Under increasing pressure from states that are grappling with opioid drug abuse, the Food and Drug Administration (FDA) has laid out an “action plan” as a first step in reassessing the government's approach to these drugs.
If the states were hoping for speedy action, it's unlikely they'll get it.
First, the FDA said it will:
- Re-examine the risk-benefit paradigm for opioids and ensure that the agency considers their wider public health effects;
- Convene an expert advisory committee before approving any new drug application for an opioid that does not have abuse-deterrent properties;
- Assemble and consult with the Pediatric Advisory Committee regarding a framework for pediatric opioid labeling before any new labeling is approved;
- Develop changes to immediate-release opioid labeling, including additional warnings and safety information that incorporate elements similar to the extended-release/long-acting (ER/LA) opioid analgesics labeling that is currently required;
- Update Risk Evaluation and Mitigation Strategy requirements for opioids after considering advisory committee recommendations and review of existing requirements;
- Expand access to, and encourage the development of, abuse-deterrent formulations of opioid products;
- Improve access to naloxone and medication-assisted treatment options for patients with opioid use disorders; and
- Support better pain management options, including alternative treatments.
May take some time
All of this may take some time to transform into concrete policy changes. But such is the nature of government.
The FDA says it has already asked the National Academy of Medicine to help. It's been asked to develop a framework for opioid review, approval and monitoring, taking into account the current abuse of prescription painkillers.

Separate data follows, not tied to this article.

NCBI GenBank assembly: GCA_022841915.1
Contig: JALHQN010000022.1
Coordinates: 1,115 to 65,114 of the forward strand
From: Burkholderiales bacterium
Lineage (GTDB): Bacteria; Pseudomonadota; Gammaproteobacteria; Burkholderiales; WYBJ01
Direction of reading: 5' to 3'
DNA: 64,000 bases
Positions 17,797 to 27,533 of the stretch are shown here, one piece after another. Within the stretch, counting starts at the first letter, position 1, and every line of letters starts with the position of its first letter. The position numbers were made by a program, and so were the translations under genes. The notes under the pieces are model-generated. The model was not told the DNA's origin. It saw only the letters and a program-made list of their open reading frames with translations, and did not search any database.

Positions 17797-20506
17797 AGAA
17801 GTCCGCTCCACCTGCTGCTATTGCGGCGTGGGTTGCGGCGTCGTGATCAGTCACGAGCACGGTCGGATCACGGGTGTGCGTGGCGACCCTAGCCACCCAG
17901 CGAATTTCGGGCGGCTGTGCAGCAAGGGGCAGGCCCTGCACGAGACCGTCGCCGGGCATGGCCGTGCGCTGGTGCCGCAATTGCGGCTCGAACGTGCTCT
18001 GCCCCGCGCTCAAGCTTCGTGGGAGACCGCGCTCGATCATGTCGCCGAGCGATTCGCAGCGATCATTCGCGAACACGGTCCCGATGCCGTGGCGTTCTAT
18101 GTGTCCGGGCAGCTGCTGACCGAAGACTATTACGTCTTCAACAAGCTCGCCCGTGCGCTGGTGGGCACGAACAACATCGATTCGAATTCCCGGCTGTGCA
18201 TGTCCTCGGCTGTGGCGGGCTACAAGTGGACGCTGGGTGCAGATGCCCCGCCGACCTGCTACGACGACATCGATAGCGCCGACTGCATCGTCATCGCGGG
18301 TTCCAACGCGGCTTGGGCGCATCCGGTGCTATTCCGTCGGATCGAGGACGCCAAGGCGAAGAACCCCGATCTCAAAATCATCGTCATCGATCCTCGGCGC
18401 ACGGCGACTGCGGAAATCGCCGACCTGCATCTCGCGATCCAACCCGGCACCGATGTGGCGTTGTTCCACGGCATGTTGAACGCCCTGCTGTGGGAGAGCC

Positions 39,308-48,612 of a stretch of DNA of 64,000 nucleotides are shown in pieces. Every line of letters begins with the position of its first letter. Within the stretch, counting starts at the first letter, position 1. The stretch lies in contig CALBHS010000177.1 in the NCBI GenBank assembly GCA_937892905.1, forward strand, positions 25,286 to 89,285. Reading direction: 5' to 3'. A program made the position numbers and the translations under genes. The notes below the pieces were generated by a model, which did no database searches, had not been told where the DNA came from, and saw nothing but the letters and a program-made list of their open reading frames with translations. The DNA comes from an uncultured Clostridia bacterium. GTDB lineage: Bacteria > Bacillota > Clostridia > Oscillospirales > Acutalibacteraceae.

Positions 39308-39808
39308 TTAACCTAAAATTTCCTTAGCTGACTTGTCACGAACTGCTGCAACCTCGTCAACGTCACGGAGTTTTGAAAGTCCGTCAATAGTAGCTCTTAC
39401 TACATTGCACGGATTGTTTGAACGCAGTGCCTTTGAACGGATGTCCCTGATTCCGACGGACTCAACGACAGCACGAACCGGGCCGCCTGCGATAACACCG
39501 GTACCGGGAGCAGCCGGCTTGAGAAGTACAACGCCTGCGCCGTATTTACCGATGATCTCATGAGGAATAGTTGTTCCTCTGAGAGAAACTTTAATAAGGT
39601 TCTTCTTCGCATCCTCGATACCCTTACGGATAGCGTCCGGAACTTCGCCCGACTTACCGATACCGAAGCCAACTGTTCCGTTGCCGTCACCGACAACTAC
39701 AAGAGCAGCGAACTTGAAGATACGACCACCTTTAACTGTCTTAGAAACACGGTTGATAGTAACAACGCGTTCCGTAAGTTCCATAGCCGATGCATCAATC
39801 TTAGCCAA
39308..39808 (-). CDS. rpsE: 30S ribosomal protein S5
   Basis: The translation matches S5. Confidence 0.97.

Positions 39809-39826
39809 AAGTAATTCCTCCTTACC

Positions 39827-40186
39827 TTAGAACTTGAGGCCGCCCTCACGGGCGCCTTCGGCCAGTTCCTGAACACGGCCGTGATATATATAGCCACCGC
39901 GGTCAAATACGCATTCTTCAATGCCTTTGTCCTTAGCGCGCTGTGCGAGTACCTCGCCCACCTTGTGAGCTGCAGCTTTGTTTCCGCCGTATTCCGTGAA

“We are determined to help defeat this epidemic through a science-based and continuously evolving approach,” FDA Deputy Commissioner Robert Califf said in a release. “This plan contains real measures this agency can take to make a difference in the lives of so many people who are struggling under the weight of this terrible crisis.”
Any new opioid drugs headed for the market will also face closer scrutiny. The FDA is setting up new advisory committees of physicians and other experts who will make sure new drugs contain abuse-deterrent properties.
The FDA will also review guidelines for pediatric opioid labeling and use of opioid pain medications for children.
Opioids include prescription medications such as oxycodone, hydrocodone, and morphine, as well as the illegal drug heroin.
The FDA says it is acting because overdose from opioid drugs, legal and illegal, is now the leading cause of injury death in the U.S., surpassing car accidents.
Maine Attorney General Janet Mills is among the state officials who last month urged the Centers for Disease Control and Prevention (CDC) to adopt new prescription guidelines to help stem the tide of overdose deaths and prescription drug abuse.
“The increase in overdose deaths has made prescribing protocols a law enforcement and public safety issue,” Mills said at the time. “Unfortunately, many prescribers, particularly primary care and family physicians, lack clear and practical guidance in deciding when and how to prescribe opioids.”
The National Institute on Drug Abuse has traced much of the problem to the fact that doctors are writing so many prescriptions for opioid painkillers. It also cites “greater social acceptability for using medications for different purposes and aggressive marketing by pharmaceutical companies.”
The agency says prescriptions for opioids like hydrocodone and oxycodone products have surged from around 76 million in 1991 to nearly 207 million in 2013. It says the U.S. accounts for almost 100% of the world total for hydrocodone and 81% for oxycodone.